Tuesday, February 20, 2007

A Problem with Law Reviews

Daniel Shaviro has a good post discussing some of the specific negative consequences of the article selection process of law reviews. We've had this discussion a few times in the past year or so what with certain friends intimate role in the process. And just yesterday the new board was announced so it seems a reasonable time to have the discussion again.

For those of you (Nell and WF) who are not in law school and think you don't really care about this seemingly boring topic, let me correct your misconception. It really is an interesting scenario. Picture this: You graduated at the topp of your law school class from one of the most prestigious schools in the country after which you took a prestigious position as a circuit court clerk. After that, you worked for a few years at a big law firm working on cutting edge issues. You write some briefs, you make some waves, and then you get yourself a job as an assistant professor at a regional law school. At this point, your career depends on whether or not you can get some articles published in some law journals.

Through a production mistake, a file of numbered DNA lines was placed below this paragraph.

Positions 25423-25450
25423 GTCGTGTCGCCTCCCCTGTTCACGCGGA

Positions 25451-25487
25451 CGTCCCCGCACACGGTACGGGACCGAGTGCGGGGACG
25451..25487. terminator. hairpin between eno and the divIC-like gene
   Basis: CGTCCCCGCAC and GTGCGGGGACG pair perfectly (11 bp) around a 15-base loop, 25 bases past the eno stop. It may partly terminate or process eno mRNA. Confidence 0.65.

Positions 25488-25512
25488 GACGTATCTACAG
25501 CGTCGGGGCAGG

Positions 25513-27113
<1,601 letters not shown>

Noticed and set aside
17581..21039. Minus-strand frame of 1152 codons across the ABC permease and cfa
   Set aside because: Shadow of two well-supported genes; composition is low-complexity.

And here is the rub. Whether or not a particular journal publishes your article depends on whether three or four second year law students, with no real knowledge of your specialty (or any specialty), is convinced that your article consitutes a significant contribution to the field.

Personally, I find the whole thing rather funny. Of course, my career advancement doesn't depend on someone I'm way more qualified than deciding whether or not my writing is significant.


Anonymous big brother said...

Me too. Actually I know my writing is sub-par, so I don't even have to worry about getting published in a law journal, that and I am not a Lawyer person or whatever you call yourselve. ;)

3:45 PM  
Blogger Expatriate Owl said...

FIshfrog, you career advancement actually DOES depend upon someone whose qualifications are inferior to yours deciding whether or not your writing is significant.

How do you spot such people? They sit on benches, wear black robes, and you address them as "Your Honor."

My experience has been that the law review editors are equal or better to the judges in spotting significant writings.

(At least 3 of my law review articles have thus far been cited by judges in their judicial opinions

10:30 AM  

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